“I didn’t have a category for her”

I’ve never read a mass-market Christian bestseller. I missed The Shack, Crazy Love, and don’t get me started on the Left Behind books. But I had Blue Like Jazz lying around, and I’m away from home (in Athens at Annual Conference), which is a little like vacation. And you know how every book you read on vacation (like everything you watch on TV) is a little better than at home? So far that’s true with this book.

Donald Miller has a friend named Penny, who used to be an atheist. She describes to him her friendship with Nadine, a Christian.

The thing I love about Nadine was that I never felt like she was selling anything. She would talk about God as if she knew Him, as if she had talked to Him on the phone that day. She was never ashamed, which is the thing with some Christians I had encountered. They felt like they had to sell God, as if He were soap or a vacuum cleaner, and it’s like they really weren’t listening to me; they didn’t care, they just wanted me to buy their product. I came to realize that I had judged all Christians on the personalities of a few. That was frightening for me, too, because it had been so easy just to dismiss Christians as nuts, but here was Nadine. I didn’t have a category for her.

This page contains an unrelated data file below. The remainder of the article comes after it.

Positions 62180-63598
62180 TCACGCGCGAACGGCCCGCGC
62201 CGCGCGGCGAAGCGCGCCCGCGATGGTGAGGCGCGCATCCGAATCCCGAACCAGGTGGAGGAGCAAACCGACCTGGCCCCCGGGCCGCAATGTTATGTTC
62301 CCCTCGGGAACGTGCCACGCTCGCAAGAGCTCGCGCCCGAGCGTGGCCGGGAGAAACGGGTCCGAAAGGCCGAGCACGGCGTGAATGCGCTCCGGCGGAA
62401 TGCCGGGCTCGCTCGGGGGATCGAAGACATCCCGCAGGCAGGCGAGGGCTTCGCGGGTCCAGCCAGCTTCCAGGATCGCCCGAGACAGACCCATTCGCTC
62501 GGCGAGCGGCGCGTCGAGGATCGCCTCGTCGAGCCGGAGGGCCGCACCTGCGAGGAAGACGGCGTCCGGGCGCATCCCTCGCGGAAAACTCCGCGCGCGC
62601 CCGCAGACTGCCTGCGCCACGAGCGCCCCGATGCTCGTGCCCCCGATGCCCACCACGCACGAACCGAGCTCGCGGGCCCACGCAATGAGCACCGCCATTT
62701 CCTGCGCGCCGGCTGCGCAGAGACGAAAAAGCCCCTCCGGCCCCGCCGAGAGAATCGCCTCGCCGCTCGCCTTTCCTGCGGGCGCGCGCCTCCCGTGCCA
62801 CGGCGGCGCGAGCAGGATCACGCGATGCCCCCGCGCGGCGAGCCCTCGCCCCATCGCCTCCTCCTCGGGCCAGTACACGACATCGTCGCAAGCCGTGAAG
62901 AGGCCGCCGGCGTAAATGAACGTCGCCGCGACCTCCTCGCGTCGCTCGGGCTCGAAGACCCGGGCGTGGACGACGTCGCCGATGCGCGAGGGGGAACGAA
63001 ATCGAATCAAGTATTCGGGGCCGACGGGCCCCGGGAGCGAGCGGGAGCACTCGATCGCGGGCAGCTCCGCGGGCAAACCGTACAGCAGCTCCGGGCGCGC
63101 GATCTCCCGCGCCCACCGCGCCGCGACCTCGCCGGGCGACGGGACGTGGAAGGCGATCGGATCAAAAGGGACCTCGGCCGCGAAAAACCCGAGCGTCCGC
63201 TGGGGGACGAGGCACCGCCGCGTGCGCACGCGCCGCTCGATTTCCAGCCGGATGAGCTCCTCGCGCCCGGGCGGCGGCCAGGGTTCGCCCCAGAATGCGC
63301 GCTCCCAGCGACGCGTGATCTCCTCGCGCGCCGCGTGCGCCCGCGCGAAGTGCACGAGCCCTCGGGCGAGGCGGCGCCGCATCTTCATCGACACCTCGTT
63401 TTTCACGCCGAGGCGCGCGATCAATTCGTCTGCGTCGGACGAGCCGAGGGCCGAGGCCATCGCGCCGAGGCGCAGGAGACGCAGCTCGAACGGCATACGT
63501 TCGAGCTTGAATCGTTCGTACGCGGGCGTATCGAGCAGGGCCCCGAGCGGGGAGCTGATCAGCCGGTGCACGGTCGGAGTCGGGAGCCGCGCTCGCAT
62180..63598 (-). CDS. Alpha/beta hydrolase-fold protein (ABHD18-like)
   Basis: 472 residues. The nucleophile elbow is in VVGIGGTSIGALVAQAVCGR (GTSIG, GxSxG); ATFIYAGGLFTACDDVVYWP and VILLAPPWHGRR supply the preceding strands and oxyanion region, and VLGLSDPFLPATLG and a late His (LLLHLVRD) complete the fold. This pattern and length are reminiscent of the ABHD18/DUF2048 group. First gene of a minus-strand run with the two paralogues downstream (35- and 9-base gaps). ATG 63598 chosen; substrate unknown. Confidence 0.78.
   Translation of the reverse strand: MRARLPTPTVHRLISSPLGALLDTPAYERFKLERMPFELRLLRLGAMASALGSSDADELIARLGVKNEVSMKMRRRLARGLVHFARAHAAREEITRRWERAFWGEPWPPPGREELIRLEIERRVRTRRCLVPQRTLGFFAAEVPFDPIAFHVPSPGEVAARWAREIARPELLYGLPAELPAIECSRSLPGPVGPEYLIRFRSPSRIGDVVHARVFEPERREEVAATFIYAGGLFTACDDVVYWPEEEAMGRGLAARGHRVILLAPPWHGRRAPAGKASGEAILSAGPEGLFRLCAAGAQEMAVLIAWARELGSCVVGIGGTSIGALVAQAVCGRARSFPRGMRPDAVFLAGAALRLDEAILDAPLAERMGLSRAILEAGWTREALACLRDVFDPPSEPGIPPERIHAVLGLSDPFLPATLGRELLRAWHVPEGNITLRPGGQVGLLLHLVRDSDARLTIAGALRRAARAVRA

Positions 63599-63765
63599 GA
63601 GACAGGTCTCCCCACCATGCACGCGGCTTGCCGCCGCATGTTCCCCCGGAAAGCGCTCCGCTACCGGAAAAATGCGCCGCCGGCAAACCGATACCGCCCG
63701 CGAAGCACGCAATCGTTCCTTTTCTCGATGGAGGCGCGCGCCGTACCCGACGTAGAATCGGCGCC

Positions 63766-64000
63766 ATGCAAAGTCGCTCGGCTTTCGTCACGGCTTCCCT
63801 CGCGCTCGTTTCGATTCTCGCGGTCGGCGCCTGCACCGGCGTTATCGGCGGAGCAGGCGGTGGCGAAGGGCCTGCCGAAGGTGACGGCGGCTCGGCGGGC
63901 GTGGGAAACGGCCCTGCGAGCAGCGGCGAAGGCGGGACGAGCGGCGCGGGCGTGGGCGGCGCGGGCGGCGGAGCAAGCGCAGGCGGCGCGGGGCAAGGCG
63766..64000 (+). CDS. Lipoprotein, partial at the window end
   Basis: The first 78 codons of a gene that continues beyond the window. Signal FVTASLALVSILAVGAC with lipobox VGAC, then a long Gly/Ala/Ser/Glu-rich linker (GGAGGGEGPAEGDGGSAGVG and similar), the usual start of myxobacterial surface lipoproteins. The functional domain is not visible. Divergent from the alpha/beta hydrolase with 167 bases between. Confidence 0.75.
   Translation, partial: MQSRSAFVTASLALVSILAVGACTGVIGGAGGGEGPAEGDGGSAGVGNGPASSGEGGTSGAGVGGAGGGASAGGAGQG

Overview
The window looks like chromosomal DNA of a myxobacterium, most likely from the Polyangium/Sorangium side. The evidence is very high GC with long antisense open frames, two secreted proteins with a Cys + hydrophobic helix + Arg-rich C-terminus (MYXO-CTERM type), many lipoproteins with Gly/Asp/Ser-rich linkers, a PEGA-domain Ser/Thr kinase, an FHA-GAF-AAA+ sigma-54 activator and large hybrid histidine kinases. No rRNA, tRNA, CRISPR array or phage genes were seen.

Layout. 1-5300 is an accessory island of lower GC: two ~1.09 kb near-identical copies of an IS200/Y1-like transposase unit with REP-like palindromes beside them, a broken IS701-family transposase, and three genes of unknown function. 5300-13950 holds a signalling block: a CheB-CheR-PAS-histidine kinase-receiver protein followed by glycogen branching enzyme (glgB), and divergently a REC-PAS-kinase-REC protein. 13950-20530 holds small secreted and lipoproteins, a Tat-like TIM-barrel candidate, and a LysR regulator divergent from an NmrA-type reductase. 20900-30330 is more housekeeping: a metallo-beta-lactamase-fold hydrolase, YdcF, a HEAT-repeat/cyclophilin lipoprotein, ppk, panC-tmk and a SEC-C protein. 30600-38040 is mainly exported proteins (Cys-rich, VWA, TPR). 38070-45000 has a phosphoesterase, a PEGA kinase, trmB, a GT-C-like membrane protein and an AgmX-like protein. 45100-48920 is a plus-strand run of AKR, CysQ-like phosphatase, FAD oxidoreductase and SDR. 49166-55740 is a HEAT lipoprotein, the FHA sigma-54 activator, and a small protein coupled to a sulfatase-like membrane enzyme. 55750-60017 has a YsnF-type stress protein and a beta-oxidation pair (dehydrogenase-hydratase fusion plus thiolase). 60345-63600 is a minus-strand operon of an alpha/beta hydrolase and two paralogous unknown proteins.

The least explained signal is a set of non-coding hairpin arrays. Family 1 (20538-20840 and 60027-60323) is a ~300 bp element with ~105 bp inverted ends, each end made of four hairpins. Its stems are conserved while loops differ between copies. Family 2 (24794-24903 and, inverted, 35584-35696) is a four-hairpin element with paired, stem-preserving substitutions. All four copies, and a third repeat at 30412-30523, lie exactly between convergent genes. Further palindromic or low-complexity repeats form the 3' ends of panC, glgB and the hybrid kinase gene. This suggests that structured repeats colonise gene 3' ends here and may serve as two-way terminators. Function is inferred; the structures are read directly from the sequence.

Donald Miller, Blue Like Jazz (Nashville: Thomas Nelson, 2003), 46.

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